Regulated environment: process validation in the medical device industry

Packaging professionals in the medical device industry have different regulatory requirements than the packaging standards that apply to other products.

Linnette Torres Puig, Quality Director, Edwards Lifesciences
Linnette Torres Puig, Quality Director, Edwards Lifesciences

These requirements provide adequate guidance to perform validations, such as Installation Qualification (IQ), Operational Qualification (OQ), Test Method Validation (TMV), and Performance Qualification (PQ). Active engagement and cross-functional support are required to effectively execute these validations. Another important aspect is process assessment to understand critical packaging equipment parameters.

During the planning of required validation activities, a recommended practice is to standardize the approach. Different tools are available in the market, such as DMAIC (Define, Measure, Analyze, Improve and Control) and PDCA (Plan, Do, Check, Act). In addition to these tools, a structured and documented plan of deliverables, resource commitments, target dates, and performance metrics is essential to monitoring execution against planned activities. Regular reviews ensure cross functional collaboration/inputs, technical support, adequate support, consistent progress, and management oversight.

Key elements and clear scope position a team for success. A team with clear process and product specifications, adequately defined targets, proper leadership and guidance, resources, and technical support are placed under conditions to achieve expected results. Identifying essential validation work content maps the need for and engages the different subject matter experts. A robust plan builds a cross-functional agreement to satisfy both internal and external customer requirements.

Process assessment understands and characterizes the packaging process and identifies critical parameters and operating ranges (this is a critical step within process validation activities). Developing a process map unmasks the differences in process steps, and critical inputs and outputs. Examples of some tools commonly used include Supplier Inputs Process Outputs (SIPOC) and Critical to Quality (CTQ) from the process perspective. The output of these tools determines uncontrolled variables (noise of the process) and control variables for variable range management.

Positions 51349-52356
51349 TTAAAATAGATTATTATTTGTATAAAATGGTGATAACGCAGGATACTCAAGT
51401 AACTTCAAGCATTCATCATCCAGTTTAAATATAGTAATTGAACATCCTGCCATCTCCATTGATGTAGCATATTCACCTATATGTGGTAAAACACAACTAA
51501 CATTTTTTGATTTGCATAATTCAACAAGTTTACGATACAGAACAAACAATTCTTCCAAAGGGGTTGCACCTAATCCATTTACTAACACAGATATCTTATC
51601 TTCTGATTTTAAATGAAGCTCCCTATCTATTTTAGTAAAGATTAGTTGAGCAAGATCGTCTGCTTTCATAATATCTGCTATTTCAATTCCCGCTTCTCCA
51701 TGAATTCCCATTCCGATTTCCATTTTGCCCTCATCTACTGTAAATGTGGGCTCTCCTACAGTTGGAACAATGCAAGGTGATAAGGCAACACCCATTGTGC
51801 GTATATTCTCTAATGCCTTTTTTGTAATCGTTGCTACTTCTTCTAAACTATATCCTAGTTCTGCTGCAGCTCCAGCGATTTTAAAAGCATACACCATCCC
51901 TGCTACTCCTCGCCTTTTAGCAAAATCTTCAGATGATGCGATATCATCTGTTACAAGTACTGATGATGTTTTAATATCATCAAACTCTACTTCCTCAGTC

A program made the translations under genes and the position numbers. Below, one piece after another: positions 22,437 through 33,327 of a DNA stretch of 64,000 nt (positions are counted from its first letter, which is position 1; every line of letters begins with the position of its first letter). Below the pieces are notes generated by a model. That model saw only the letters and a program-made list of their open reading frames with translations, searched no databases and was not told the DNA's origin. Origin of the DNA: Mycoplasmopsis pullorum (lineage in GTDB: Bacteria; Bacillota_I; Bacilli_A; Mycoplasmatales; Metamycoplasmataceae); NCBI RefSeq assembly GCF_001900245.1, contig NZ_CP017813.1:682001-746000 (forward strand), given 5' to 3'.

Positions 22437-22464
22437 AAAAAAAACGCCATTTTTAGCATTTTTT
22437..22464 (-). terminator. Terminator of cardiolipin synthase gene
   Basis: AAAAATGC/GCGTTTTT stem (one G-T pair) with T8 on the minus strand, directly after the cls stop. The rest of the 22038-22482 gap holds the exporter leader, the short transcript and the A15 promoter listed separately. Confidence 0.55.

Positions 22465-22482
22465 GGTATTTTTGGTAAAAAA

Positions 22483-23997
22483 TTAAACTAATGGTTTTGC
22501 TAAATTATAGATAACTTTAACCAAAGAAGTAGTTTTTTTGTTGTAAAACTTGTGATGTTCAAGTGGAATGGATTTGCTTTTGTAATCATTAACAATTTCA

Prior to validation and process assessment, test methods must be verified using statistically valid techniques, such as R&R Studies to confirm adequate gage discrimination. Test method assessments assure high reliability (repeatability and reproducibility) and consistency.

Process ranges also include establishing the appropriate and necessary upper and lower processing limits, as well as the expected normal operating conditions; equipment calibration tolerance needs to be considered for process parameter development (equipment manual is a reference to assess the equipment capability). Some of the process parameters that are evaluated may include, but are not limited to: temperature, pressure, vacuum, and dwell time. One of the recommended tools that can be used for this assessment is the Design of Experiments (DOE). As an example, using as a critical output of a sealing process the seal-strength and adequate adhesive transfer should be at a minimum to select the optimal process window for validation. Essential parameters will be selected such that they will produce consistent seals meeting pre-determined criteria.

During process validation execution, challenges can include different production runs and adequate sampling to demonstrate process consistency of run variability and reproducibility across runs. Duration of the production runs should account for the different variables identified previously, such as: machine settings, different operators, breaks, shift changes, material lot differences, etc. Results of the process validation demonstrate capability of yielding sterile barrier systems and packaging systems to meet specifications.

After the packaging process is in place and successfully released, critical process parameters must be routinely monitored and documented to sustain consistent performance. Monitoring ensures variation remains stable and potential sources of variation are in control, thus maintaining adequate process performance. Examples of sustaining metrics include statistical control charts, such as: I-Chart, X-Bar, etc. These different control charts are required to be in place to monitor and verify adequacy of the process.

Always remember, packaging knowledge and skills are very specific. Therefore, experience in the appropriate packaging tools and training in the different packaging processes are important considerations for those individuals included as part of the packaging process validation efforts. Selecting the appropriate personnel to participate, assess, develop, plan and execute these actives will provide the packaging areas to have the appropriate process in place that will ensure sustainability over time.

Change is constant. As packaging professionals in this field, we need to regularly update our knowledge base in the latest regulations/standards and continuously challenge the processes to assure compliance.

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